This is to say nothing about the entire run through the base that is a crashed geth ship. You know - you don't suspect, you KNOW- that the whole structure is full of inactive geth, and it is going to scream to life at some point as you roam through, and having the whole thing build and build, with no enemies anywhere as you walk in, leading you to the switch you need to hit. Both times I played this DLC, I just sat there for a minute before hitting the switch, trying to rest and regroup, knowing that it was gonna get real, real, bad, and that I needed to steel myself for the fight about to jump off. This is great, because it puts you exactly in the mindset of Shepard and crew - they have to pretty much be feeling the same thing - it's a smooth piece of design which could otherwise seem corny (Edit: We will see this design again in a significant story mission a little later, but I hadn't replayed it at this point, so I had forgot it, and it makes this trick a little redundant, but still fun. Sue me).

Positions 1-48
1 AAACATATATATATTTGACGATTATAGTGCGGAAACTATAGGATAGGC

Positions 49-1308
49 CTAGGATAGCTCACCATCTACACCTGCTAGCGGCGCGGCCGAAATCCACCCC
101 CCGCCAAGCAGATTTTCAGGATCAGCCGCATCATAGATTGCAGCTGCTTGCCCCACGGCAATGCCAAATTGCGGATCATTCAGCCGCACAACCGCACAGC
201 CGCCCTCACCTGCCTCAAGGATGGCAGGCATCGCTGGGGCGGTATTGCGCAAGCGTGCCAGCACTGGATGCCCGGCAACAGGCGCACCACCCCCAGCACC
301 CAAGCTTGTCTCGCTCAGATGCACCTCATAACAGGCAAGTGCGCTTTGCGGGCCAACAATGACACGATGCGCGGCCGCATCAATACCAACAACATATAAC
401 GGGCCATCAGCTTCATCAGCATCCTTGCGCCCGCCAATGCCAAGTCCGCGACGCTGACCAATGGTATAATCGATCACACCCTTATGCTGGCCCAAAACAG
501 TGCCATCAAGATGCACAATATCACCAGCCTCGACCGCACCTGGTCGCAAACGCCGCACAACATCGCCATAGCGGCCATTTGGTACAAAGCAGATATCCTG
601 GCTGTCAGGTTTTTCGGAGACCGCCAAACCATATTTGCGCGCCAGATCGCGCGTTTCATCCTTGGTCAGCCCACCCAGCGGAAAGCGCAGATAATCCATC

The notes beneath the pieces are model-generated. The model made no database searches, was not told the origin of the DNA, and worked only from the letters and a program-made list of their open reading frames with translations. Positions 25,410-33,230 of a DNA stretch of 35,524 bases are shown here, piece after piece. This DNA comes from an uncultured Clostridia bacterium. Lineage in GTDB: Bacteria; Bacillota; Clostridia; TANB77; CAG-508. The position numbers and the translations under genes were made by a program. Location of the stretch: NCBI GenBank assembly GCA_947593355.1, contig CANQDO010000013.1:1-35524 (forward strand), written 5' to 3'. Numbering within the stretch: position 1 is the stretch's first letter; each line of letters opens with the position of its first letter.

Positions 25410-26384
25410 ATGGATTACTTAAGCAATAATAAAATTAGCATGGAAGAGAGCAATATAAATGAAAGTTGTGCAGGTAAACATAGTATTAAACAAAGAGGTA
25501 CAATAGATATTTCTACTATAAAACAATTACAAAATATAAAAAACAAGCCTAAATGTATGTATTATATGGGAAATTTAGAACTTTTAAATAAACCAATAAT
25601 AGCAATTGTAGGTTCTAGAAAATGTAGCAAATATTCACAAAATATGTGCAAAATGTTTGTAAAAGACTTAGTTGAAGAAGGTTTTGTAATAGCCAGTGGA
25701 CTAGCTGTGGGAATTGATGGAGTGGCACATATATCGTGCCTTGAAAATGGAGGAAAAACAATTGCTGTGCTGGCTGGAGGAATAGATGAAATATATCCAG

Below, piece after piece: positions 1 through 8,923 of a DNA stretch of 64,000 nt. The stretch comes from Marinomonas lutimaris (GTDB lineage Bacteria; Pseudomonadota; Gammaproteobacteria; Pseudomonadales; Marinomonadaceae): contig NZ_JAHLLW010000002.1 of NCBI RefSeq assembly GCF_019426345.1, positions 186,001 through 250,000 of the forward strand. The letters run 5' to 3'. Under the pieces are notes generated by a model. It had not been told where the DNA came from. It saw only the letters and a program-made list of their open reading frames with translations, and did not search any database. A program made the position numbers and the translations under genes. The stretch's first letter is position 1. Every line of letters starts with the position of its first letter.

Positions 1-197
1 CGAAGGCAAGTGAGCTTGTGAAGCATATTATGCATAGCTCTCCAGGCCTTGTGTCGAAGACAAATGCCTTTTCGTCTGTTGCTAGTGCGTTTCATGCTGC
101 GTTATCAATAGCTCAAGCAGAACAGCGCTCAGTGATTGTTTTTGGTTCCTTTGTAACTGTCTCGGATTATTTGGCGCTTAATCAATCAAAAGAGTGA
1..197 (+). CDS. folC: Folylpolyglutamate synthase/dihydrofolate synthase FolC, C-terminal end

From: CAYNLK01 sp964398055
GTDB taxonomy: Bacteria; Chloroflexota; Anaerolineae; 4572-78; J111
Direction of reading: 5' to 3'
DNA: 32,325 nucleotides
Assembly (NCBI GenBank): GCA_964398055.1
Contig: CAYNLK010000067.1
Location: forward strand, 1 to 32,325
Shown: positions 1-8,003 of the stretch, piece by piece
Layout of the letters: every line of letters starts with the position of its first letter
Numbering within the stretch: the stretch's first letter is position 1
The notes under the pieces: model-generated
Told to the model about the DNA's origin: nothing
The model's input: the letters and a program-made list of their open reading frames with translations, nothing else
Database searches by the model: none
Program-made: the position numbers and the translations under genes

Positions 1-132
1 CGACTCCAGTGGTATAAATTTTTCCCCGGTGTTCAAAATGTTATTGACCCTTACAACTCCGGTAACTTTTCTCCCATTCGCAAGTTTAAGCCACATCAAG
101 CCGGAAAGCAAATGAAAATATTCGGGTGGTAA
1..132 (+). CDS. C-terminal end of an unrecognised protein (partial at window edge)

In the final base, you battle down to where the AI core is, to try to shut it down. At the core level, you enter a side-room to access something, I think the on/off switch to the AI, and then the whole thing goes a little stupid, as far as I'm concerned. I will break it down. 
 
Shepard hits this switch, then has some sort of spell, where he is either shocked by or infected by the AI or something. This is in no way described. But what happens is as follows - the entire environment gets kind of orangey and Tron-like in the computer-grid form, and Shepard zombie-walks out of the room and the door shuts behind him, locking out the rest of the party, who hasn't efficiently reacted to the zapping of Shepard, any weirdness in the immediacy afterward, or his spastic walk out of the room. Thanks guys, way to be on the ball when I need you. Remind me to feed your asses to the Reapers, dicks.